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Quick newbie question. I am still getting 6.72 volts out of a 5 V regulator.

Discussion in 'Electronic Basics' started by Chris, Jan 1, 2004.

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  1. Chris

    Chris Guest


    I am getting 6.5 volts out of a 5v ragulator output leg. The total
    input voltage is via a 6 VDC volts AC adapter. it goes into a bridge
    regulator, a 100 UF cap, then into the 5 volts regulator. At its
    input jack - I am reading 10.72 voltage ( WTF, the adapter its rated
    as 6 vdc output, ? ) , then at output side of the voltage regulator, I
    am getting 6.72 volts.

    I dont quite understand it as why?

    The voltage is indeed dropping to 6.72 from 10.74. I thought the
    voltage regulator should drop it to at least 5 volts?

    I have tried two voltage regulator, and both reads the same output.

    I am wondering if my volt meter is defective, or if both regulators
    are defective.

    I cannot see wiring the regulator wrong. It has three legs. the
    middle is ground. Checking the inbound first leg, it reads the full
    10.72, the outbound *( last leg ) reads at 6.72

    What could be going wrong here guys,?

    Sorry if this question is very basic, I am just a newbie playing
    around with basic tools., and a bread board. Trying to learn :)

    Thanks to everyone in advance.
  2. Harrie

    Harrie Guest

    Are you using a 7905 maybe? Or somthing else?

  3. Two possibilities:

    You have in and out reversed.
    You have not added the correct bypassing capacitors. (Oscillations)

    | __O Thomas C. Sefranek
    |_-\<,_ Amateur Radio Operator: WA1RHP
    (*)/ (*) Bicycle mobile on 145.41, 448.625 MHz
  4. CFoley1064

    CFoley1064 Guest

    You really need to give more information if you expect a useful answer. If you
    have a TO-220 LM7805/LM340T-5.0 or an LM317, these are the pinouts (view in
    fixed font as Courier or in M$ Notepad):

    | |
    | o |
    | |
    | |
    | |
    | |
    | |
    | |
    | | |
    | | |
    | | |

    1 2 3

    (Pinouts with plastic front of TO-220 facing viewer)

    1. ADJ.
    2. V(out)
    3. V(in)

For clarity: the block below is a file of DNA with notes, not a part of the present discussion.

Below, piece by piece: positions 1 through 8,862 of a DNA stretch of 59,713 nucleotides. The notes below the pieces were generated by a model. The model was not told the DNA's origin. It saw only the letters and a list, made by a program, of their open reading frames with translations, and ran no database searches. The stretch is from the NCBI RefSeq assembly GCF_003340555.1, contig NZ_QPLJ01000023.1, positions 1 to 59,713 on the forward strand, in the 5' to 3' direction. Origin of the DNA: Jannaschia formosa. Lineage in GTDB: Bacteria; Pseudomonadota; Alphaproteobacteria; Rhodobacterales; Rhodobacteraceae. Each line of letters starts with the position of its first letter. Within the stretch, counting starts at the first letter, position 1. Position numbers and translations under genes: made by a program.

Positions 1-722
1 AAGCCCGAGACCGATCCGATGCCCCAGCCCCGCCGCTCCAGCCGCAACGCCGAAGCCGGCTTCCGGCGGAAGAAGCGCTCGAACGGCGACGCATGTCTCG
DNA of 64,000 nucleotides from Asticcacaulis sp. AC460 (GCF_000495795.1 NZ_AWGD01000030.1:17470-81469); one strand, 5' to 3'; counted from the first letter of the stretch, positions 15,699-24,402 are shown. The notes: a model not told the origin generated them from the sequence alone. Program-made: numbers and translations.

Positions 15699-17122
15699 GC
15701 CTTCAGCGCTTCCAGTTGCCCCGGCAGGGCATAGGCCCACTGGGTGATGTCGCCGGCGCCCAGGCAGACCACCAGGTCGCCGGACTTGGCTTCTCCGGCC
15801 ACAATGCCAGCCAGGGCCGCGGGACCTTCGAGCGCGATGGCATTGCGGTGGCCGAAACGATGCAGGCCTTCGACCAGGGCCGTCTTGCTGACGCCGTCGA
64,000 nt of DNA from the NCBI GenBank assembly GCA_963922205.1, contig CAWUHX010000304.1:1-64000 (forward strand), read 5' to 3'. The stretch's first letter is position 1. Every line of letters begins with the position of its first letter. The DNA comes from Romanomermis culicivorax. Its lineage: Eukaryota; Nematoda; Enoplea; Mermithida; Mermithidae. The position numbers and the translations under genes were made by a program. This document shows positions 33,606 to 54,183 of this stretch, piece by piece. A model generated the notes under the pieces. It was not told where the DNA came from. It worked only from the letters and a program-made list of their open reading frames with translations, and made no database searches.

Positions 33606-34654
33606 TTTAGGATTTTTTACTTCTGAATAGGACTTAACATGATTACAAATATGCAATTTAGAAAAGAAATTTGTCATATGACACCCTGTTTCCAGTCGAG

1. V(in)
    2. COM
    3. V(out)

    created by Andy´s ASCII-Circuit v1.24.140803 Beta

    When checking a breadboard circuit that doesn't work, always double check the
    wiring and pinouts. If that isn't it, check 'em again. Then look at other
    possibilities for three minutes. Then check your wiring and pinouts a third
    time. This simple procedure solves the problem about 80 to 90% of the time,
    and 5% of the time, the problem still ends up being the wiring and pinouts.

    (By the way, you almost certainly need a bigger input filter cap, too).

    Good luck.
  5. Chris

    Chris Guest

    follow up.

    Once again many thanks to everyone!!!!!

    It was a darn battery on a digital meter. I am a newbie, and It was an
    honest mistake. Never thought the battery being the problem.

    I apologize for such a dumb msitake :*(
  6. Nells

    Nells Guest

    Check your bridge with an ohm meter, sounds like you have alot of
    ripple, you didn't indicate if it was full or half wave, in any case
    increase the capacitor to 470uf, also replace the cap, because the ESR
    may be too high, and it could be dried out.

    if it's 7805 1 amp regulator, you need to have at least 2 volts rms
    higher than the output, if it is less than the regulator won't function
    properly. In your case it should be 8.6 volts RMS, and not 6, you have
    to account for the diode drops, you can get the information out any good
    electronics text book. it's a good idea to place a 0.1uf cap on both
    input and output to get rid of any noise that adapter may spill into the
    line voltage.

    if all fails, replace the regulator, but only after you scope the cap
    and bridge network, to make sure you getting rectified DC from the

    Electronics Eng.
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